Classic Computer Magazine Archive ANTIC VOL. 4, NO. 6 / OCTOBER 1985


First ST review

Reviewed by Jack Powell

Presenting the Atari ST has the distinction of being the first ST product to arrive at the Antic offices. It showed up here on Tuesday afternoon, May 28 and we were all pretty amazed. The computer was not in general release, and we had just plugged a newly revised operating system into our development 520ST Yet here was a book about it!
   So what do we have here? Well, the frontispiece showed this is a translation of a book published in Dusseldorf, West Germany. (We have a copy of the original that was brought back from the Hanover Electronics Fair. But we were unable to find any German-reading Atarians to help us do something with it.) Presumably the authors had a head-start, since the ST was released first in Canada and Europe.
   Eagerly tearing into the English version, we found a compilation of information previously available about specific parts of the machine-but

Presenting the Atari ST

Abacus Software
P.O. Box 7211
Grand Rapids, MI 49510
(616) 241-5510

probably not available from Atari. Much of this information is not always specific to the ST, but it's still handy to have everything in one place.
   The book starts with a brief description of the evolution of the 16-bit processor, then focuses on the Motorola MC68000, which is the heart of the Atari ST.
   This leads to an overview of 68000 assembly language, including a list of the instruction set, diagrams of the registers, and some examples of the addressing modes. The whole section is presented at an introductory level. Although none of it will teach you 68000 machine language, it does offer an idea of what is in store if you pursue the subject further.
   Unfortunately, the authors provide no bibliography of outside reference material to guide the reader.
   Presenting the Atari ST then concentrates on peripherals, beginning with a very informative block diagram of the relationship between the CPU, the special chips, the ports, and the peripherals. It spends a couple of pages on each of the peripherals and chips.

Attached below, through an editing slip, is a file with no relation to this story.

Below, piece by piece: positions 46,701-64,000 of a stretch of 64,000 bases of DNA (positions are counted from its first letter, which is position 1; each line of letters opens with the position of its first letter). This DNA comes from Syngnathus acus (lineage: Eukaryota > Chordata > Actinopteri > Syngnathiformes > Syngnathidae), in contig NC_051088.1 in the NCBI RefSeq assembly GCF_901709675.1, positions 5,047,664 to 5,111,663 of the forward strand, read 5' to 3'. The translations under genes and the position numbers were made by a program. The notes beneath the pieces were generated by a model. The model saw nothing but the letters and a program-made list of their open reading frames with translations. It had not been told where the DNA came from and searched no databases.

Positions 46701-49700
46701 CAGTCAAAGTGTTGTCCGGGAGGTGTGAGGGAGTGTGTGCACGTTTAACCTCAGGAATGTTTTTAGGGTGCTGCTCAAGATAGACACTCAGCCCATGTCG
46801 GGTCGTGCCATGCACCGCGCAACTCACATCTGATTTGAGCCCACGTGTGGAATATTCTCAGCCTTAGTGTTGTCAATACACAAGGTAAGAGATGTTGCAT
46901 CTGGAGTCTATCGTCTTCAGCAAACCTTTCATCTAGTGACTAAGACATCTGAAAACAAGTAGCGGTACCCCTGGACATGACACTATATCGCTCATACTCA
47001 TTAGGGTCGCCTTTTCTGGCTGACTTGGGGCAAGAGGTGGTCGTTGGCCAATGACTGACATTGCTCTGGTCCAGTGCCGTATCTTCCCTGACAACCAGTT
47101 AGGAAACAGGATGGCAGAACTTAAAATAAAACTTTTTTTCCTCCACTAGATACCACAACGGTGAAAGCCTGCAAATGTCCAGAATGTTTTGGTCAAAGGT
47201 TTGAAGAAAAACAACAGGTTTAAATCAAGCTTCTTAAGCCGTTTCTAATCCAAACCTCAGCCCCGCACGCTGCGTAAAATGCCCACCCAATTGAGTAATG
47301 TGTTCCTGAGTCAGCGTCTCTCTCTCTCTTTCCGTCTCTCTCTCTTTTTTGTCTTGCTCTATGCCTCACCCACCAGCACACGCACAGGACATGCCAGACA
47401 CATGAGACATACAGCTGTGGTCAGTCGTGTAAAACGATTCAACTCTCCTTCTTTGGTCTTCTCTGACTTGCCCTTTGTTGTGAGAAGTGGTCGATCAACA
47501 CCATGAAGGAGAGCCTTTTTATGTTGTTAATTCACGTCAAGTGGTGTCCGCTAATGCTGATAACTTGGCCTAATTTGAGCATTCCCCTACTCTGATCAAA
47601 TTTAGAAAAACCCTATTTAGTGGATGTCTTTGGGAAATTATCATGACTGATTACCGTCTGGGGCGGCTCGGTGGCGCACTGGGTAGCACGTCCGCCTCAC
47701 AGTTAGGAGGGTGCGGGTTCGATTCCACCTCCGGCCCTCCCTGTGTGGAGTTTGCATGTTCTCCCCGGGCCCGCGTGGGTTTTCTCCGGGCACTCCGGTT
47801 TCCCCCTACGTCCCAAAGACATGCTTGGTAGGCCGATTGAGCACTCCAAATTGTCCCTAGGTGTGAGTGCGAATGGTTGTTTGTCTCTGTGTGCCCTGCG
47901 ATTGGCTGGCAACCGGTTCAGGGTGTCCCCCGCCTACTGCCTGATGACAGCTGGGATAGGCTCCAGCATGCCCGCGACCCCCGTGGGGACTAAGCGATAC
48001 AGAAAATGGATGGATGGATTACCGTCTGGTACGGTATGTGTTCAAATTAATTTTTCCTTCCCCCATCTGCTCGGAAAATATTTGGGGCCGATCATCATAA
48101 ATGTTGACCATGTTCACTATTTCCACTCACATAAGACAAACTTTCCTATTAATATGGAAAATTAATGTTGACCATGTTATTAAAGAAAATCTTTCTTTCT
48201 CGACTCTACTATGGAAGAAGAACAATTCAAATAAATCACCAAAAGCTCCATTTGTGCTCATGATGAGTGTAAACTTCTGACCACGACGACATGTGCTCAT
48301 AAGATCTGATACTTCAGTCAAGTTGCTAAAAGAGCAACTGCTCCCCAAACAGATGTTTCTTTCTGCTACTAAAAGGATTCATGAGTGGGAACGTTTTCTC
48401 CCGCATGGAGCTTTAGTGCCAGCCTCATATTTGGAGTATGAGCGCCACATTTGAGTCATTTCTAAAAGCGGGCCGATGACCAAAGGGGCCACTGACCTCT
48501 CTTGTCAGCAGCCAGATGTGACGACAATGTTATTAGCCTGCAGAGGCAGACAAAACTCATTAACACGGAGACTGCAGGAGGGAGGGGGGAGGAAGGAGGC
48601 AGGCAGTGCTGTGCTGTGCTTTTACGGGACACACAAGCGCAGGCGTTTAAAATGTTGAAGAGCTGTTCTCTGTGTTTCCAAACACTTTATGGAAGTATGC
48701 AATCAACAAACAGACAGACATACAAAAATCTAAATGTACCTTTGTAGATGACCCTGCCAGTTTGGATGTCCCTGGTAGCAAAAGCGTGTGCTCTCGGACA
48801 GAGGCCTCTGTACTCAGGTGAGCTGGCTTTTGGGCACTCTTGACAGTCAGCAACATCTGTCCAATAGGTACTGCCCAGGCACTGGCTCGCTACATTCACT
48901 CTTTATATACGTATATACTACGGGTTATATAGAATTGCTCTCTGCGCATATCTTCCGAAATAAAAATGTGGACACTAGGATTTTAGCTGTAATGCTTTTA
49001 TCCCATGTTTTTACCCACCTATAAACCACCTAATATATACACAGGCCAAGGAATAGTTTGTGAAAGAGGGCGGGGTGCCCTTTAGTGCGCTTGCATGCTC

The book is an odd mixture of highly technical, but sketchy, hardware-specific information, followed by elementary material. An entire chapter is devoted to Logo. It takes up space, but does not really tell enough for a practical tutorial.
   Another section has a diagram of the pin-outs of the 68000. This could be informative, but the authors don't follow through with a discussion of what it means.
   There are several inaccuracies because the authors made assumptions based on incomplete or outmoded information. For example, they had no way of knowing that the 520ST's GEM would first be released on disk. So they refer to it as being in ROM.
   One section gives a very clear explanation of how BDOS and BIOS works, and then goes on to list BDOS and BIOS function numbers in CPM/ 68K-which we now know are not the same numbers as in TOS (Tramiel Operating System).
   Nevertheless, Presenting the Atari ST gives a clear overview of the new machine, and -is fairly accurate, considering the limited information available at publication time. Predictably, there is a certain amount of padding, but most prospective ST buyers will still be happy to get their hands on it.
   Antic congratulates the authors for accomplishing so much, so quickly. The publishers tell us they plan four more books on the ST before the end of the year. No doubt these will provide much more detail. We look forward to adding them to our Atari ST library.

Under development
Flash! Just as we went into print, Antic received the completed 4xFORTH, an 83 Standard Forth from the Dragon Group. It's available right now at $99.95 retail. And it's fast-twice as fast as MacForth. It's also capable of multi-tasking and multi-user functions on the ST. This is probably a first for any microcomputer. Look for an in-depth review in the ST Section soon.
   Atari has been busily working with developers. They assigned Arrakis Technology to produce a disk tutorial for the new machines and some dealer demos.
   Atari is also working with Mosaic Software to transfer their successful Lotus 1-2-3 clone, Twin, to the ST. On the IBM version, Twin can read Lotus 1-2-3 files. On the ST, Twin will retail for $99 and will be available in the fall.
   Meanwhile, there should be no shortage of quality languages for the ST. Philon, Inc., a leading developer of language compilers for M68000-based minicomputers, announced plans to produce all their compilers for the ST. Philon currently has compilers in C, BASIC-C, BASIC-M, COBOL, FORTRAN, and PASCAL. The first compilers available for the ST will be BASIC-M and BASIC-C at $79 each, followed by C at $149.
   ERRATA: Last month, we mistakenly reported that Sublogic would be producing Financial Cookbook for the ST. We should have said Electronics Arts is transfering this program to the new Atari. Sorry, EA.

Dragon Group
148 Poca Fork Road
Elkview, WV 25071
(304) 965-5517

(Tutorials & Demos)
1425 Dorchester Blvd. West, #400
Montreal, Quebec
Canada H3G 1T7
(514) 875-5477

Electronic Arts
2755 Campus Drive
San Mateo, CA 94403
(415) 571-7171

Mosaic Software
1972 Massachusetts Ave.
Cambridge, MA 02140
(617) 491-2434

(Compiler Series)
641 Avenue of the Americas
New York, NY 10011
(212) 807-0303